Thanks for doing this, this is good information.
On 7/31/2013 2:24 PM, Rainer Schuetze wrote:
I have just tried yesterdays dmd to build Visual D (it builds some libraries and
contains a few short non-compiling tasks in between):
Debug build dmd_dmc: 23 sec, std new 43 sec
Debug build dmd_msc: 19 sec, std new 20 sec
That makes it clear that the dmc malloc() was the dominator, not code gen.
"std new" is the version without the "block allocator".
Release build dmd_dmc: 3 min 30, std new 5 min 25
Release build dmd_msc: 1 min 32, std new 1 min 40
The release builds use "-release -O -inline" and need a bit more than 1 GB
memory for two of the libraries (I still had to patch dmd_dmc to be
This shows that removing most of the allocations was a good optimization for the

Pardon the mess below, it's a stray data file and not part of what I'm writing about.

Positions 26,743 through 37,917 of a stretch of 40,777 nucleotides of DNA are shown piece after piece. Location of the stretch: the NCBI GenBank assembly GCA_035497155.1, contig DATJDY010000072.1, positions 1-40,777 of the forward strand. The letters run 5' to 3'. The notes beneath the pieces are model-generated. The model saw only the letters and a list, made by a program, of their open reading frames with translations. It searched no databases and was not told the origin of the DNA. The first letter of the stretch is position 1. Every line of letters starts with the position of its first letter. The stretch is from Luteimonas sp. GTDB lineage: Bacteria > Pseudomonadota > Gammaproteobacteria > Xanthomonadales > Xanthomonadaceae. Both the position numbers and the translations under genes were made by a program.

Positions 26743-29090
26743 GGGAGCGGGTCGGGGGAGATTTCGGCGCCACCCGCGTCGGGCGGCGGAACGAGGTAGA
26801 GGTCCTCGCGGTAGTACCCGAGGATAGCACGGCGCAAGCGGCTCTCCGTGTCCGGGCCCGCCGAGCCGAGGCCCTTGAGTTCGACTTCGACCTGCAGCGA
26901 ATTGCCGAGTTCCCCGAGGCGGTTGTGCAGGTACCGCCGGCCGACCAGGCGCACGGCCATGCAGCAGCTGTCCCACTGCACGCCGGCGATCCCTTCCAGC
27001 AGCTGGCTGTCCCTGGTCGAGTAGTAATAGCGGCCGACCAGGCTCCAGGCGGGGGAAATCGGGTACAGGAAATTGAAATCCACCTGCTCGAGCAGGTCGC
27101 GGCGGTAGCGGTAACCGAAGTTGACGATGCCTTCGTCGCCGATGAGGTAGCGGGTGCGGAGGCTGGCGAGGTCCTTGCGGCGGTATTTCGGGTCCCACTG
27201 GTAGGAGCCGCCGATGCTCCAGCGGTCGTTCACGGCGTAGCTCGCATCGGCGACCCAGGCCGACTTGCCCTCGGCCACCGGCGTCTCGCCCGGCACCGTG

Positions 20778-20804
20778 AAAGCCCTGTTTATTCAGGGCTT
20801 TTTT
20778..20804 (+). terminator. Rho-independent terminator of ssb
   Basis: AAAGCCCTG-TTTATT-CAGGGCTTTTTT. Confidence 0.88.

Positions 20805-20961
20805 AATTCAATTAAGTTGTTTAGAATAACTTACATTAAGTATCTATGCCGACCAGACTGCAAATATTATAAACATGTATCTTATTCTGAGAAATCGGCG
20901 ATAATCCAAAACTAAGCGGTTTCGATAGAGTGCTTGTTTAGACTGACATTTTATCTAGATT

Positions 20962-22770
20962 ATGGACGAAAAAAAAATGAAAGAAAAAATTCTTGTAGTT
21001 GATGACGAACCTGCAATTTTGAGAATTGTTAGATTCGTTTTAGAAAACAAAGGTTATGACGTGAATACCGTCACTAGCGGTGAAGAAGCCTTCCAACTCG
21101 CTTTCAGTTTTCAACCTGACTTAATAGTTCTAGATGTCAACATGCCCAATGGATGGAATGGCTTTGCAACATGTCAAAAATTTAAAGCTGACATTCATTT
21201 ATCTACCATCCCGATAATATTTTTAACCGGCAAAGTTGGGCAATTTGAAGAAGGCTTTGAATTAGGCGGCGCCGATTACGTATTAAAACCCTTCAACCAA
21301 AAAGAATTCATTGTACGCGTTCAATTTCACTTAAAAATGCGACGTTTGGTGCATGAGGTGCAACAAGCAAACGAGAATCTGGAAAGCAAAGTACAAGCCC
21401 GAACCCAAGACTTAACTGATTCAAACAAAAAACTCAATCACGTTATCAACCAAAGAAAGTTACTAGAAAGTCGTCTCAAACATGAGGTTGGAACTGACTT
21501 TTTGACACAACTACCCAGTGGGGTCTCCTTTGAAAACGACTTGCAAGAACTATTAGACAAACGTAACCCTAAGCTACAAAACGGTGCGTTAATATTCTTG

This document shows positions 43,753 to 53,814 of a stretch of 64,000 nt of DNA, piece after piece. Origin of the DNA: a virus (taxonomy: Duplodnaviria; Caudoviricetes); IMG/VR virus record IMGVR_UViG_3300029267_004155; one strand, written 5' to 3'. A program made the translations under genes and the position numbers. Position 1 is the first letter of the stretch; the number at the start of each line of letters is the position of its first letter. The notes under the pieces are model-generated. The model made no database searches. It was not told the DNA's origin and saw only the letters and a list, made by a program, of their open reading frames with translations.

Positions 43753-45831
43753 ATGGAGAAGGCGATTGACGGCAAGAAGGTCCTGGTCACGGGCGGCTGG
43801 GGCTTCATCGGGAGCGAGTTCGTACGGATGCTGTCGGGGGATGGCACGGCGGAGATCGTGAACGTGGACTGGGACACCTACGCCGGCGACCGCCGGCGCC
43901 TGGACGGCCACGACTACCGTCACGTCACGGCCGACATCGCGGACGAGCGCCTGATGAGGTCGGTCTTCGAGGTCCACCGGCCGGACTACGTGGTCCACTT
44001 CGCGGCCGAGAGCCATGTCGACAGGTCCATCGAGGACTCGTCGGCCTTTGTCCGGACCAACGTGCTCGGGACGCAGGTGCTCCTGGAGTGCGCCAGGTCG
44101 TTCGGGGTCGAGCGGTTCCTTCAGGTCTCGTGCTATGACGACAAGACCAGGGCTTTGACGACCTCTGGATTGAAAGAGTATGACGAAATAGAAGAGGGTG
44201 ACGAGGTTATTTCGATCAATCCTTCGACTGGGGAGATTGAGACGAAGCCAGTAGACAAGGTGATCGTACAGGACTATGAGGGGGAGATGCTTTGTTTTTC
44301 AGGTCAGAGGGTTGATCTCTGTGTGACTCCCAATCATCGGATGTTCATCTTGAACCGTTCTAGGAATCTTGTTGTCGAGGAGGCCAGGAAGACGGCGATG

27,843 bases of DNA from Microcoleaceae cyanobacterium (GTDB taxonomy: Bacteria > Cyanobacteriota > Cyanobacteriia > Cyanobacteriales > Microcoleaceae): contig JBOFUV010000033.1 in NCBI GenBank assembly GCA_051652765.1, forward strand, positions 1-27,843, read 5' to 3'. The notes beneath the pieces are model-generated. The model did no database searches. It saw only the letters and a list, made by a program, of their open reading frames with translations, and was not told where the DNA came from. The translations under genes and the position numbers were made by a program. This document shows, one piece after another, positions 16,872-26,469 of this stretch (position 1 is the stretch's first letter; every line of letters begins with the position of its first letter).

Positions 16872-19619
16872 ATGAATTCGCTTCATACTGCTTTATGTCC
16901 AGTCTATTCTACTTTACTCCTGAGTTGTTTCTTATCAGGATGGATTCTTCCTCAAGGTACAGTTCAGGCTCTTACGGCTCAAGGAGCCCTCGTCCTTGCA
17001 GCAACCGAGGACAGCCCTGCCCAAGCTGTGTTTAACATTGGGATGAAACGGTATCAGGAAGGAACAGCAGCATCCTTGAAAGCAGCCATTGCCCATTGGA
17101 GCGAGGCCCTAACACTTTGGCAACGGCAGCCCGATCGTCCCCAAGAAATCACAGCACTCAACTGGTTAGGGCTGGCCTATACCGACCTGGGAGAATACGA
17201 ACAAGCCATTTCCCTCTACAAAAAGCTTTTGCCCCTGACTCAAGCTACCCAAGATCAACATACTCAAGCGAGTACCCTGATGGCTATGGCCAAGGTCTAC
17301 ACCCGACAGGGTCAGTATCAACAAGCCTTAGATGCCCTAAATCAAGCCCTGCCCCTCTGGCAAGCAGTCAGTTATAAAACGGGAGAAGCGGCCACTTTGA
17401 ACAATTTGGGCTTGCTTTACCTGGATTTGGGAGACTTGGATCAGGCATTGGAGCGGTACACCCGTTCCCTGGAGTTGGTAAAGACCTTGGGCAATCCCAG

dmc-Runtime, but does not have a large, but still notable impact on a faster
heap implementation (the VS runtime usually maps directly to the Windows API for
non-Debug builds). I suspect the backend and the optimizer do not use "new" a
lot, but plain "malloc" calls, so they still suffer from the slow runtime.
Actually, dmc still should give a better showing. All the optimizations I've put
into dmd also went into dmc, and do result in significantly better code speed.
For example, the hash modulus optimization has a significant impact, but I
haven't released that dmc yet.
Optimized builds have an entirely different profile than debug builds, and I
haven't investigated that.